What can you buy with $2.5 million? 30-seconds of television time during the Super Bowl with millions of American eyes watching—and that’s it. The coveted time slots are usually filled by the regulars: Beer, Sex and Junk Food, but this year, things could be different.
“Focus on the Family will broadcast the first Super Bowl ad in its history” according to Focus’ Jan. 15 press release. The star of its commercial? Tim Tebow.
The Gator’s shining star will appear with his mother, Pam, to share a personal story with the theme, “Celebrate Family, Celebrate Life.”
According to a NYT’s article last week, “issue ads are rare during Super Bowls, partly because almost all the time is bought by marketers of consumer products.”
The topic of the commercial is different from the few issue ads that ran in previous years because it sends a pro-family and pro-life message. Mrs. Tebow chose life against her doctor’s advice to abort Timmy, her personal decision is now becoming a national controversy.
The Women’s Media Center sent a protest letter to CBS arguing that CBS should have dropped the ad simply because it was bought for by Focus on the Family. The letter states:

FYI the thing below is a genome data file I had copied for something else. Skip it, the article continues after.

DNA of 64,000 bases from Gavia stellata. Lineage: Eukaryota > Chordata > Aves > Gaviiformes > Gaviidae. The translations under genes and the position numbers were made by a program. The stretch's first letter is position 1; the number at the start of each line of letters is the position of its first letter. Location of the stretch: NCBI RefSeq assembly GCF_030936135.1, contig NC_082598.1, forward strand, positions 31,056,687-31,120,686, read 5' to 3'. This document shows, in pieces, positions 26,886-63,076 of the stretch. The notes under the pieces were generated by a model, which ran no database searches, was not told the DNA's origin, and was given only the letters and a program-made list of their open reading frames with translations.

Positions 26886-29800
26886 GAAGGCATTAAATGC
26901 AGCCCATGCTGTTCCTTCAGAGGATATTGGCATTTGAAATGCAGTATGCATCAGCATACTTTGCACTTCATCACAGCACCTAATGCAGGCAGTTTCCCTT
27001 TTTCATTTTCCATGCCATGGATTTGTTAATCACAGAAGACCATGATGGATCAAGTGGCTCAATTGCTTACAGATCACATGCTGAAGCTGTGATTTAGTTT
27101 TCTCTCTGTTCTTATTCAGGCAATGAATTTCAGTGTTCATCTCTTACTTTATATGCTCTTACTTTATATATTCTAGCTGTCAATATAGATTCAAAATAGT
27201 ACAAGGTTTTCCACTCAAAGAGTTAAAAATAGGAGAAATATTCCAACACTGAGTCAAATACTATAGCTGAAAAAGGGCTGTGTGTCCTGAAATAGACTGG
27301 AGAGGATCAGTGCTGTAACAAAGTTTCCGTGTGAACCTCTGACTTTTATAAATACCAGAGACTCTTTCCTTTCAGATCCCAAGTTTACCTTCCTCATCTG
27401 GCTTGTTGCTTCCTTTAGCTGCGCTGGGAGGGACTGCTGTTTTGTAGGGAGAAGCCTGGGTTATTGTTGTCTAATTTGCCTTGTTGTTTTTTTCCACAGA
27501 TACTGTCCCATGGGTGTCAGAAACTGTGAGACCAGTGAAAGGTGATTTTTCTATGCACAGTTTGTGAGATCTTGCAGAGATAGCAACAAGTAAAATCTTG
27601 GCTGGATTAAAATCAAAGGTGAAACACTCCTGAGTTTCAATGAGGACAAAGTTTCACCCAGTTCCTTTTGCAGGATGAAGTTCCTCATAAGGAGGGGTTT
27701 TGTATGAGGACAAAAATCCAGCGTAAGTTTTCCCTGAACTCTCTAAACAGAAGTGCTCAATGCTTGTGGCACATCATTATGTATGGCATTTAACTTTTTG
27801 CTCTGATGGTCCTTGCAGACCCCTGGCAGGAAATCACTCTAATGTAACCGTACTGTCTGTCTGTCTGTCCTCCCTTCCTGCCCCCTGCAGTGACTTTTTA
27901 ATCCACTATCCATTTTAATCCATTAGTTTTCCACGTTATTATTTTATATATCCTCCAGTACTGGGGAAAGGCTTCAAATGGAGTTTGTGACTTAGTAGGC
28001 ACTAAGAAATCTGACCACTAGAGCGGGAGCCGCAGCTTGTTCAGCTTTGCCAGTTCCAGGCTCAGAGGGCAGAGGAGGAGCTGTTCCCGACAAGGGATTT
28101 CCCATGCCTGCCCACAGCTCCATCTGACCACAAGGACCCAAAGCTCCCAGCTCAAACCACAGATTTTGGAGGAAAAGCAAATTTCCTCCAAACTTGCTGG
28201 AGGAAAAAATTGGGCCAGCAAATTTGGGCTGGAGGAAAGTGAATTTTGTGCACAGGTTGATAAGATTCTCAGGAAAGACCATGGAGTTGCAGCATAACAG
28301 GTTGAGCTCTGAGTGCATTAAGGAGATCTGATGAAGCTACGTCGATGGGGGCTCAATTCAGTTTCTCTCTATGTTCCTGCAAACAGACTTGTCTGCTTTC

“By offering one of the most coveted advertising spots of the year to an anti-equality, anti-choice, homophobic organization, CBS is aligning itself with a political stance that will damage its reputation, alienate viewers, and discourage consumers from supporting its shows and advertisers,” according to Char-O’s coverage of the letter.
But when CBS chooses to air half-dressed women wrestling in mud to sell beer that doesn’t alienate viewers. Or, when “wardrobe” malfunctions happen on national TV to an audience with children, viewers aren’t discouraged from supporting CBS. Sounds like this is a case of “free speech” for me and “no speech” for you.
Gary Schneeberger, a spokesman for Focus on the Family, said CBS officials closely examined Focus on the Family’s history and found no reason to reject the ad.
“We understand that some people don’t think very highly of what we do,” Schneeberger said. “We’re not trying to sell you a soft drink – we’re not selling anything. We’re trying to celebrate families.”
And that’s the message athletes should be celebrating—family drove you to your first game, sat on a cold bench and screamed your name above the other moms in the crowd. It’s about time to say thank you.